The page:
This is where Disconnect's private browsing application comes in. Founded in 2011 by Oppenheim, an attorney and consumer-rights advocate, along with ex-Googlers Brian Kennish and Austin Chau, Disconnect's software blocks more than 5,000 known trackers, from legitimate companies to malicious hackers, from collecting your data. The app is free and can be installed as a web browser extension. For $5 a month you can get the premium service, which encrypts all of your traffic through a virtual private network, blocks trackers, and shows you what sites would be tracking you if you weren't protected.

2. Secure calls, texts, and emails

Spun off by software firm Silent Circle and Madrid-based phone manufacturer Geeksphone, Switzerland's Blackphone has developed an unlocked Android smartphone with a custom privacy-focused operating system. For $629, the company's eponymous phone offers secure calls, video chats, texts, and file transfers. It also features built-in anonymous web browsing through a pre-paid VPN in partnership with Disconnect, and a suite of secure apps.

Jon Callas, co-founder of Blackphone and Silent Circle, says companies that collect customers' data are guilty of untold privacy rights violations. "We're all under attack. It's criminals, governments, it's all over the place. The consumer-based devices are designed to sell peoples' information. We are the product and we are being sold to ad companies," he says. "We are given terms of service and permissions for our apps that tell us take or leave it. We wanted to put the power of privacy and control back in the hands of civilians."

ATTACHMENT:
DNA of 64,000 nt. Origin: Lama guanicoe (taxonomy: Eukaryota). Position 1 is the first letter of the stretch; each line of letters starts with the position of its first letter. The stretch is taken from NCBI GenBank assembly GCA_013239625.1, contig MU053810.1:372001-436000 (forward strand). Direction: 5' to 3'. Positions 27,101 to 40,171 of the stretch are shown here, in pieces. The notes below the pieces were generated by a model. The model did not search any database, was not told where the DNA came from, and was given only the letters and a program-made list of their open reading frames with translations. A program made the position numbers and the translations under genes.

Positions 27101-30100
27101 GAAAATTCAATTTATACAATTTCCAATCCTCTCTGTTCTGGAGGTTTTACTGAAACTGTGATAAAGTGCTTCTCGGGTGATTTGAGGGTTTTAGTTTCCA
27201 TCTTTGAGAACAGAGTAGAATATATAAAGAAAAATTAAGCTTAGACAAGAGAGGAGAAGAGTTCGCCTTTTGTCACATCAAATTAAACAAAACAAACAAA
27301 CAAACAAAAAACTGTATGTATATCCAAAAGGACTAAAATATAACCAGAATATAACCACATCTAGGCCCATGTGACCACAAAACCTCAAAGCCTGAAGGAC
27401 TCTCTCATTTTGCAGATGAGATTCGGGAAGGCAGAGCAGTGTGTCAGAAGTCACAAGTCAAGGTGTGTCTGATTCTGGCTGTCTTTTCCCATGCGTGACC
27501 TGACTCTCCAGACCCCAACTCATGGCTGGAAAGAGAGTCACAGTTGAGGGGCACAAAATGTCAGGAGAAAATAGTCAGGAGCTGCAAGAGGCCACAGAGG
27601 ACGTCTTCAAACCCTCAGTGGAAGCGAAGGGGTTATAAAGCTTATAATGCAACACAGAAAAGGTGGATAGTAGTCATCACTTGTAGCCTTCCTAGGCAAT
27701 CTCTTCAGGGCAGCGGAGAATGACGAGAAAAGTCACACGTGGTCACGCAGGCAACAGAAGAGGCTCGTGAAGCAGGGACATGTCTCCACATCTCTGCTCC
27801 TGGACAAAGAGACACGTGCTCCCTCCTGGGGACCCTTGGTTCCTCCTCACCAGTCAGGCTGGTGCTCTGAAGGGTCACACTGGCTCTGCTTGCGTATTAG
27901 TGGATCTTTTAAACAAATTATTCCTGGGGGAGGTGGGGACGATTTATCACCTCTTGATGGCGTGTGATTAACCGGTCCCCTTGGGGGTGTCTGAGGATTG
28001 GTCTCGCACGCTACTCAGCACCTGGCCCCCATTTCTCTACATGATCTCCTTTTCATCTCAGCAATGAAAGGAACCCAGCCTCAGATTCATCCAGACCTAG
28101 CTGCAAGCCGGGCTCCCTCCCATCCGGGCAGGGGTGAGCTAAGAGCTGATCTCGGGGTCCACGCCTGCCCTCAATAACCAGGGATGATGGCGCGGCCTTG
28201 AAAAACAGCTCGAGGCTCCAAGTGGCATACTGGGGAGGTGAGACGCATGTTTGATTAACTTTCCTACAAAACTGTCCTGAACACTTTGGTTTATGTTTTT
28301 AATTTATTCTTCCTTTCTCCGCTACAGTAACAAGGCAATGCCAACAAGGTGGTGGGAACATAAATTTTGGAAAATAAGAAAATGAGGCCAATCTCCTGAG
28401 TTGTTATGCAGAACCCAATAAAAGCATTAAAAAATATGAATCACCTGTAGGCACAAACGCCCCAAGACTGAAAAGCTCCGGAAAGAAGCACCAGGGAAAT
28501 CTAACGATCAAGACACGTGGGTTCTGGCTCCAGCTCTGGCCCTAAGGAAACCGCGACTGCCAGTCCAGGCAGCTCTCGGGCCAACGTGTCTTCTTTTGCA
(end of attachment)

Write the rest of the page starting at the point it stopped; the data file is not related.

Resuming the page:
Callas says in order to use most apps, you need to agree to terms and give permissions to do things like "read my text messages," "send emails without my knowledge," "modify my contacts," and "read all data on my phone." Truly, as Blackphone's motto goes, "the biggest risk to you and your company's privacy is your smartphone."

3. The password replacement

By now, it is well-known the password is not effective in preventing data breaches. Hector Hoyos, the founder and CEO of biometrics technology company Hoyos Labs, is working on a replacement. "Passwords will disappear in a few years," Hoyos says. "Everyone agrees passwords have outlived their usefulness."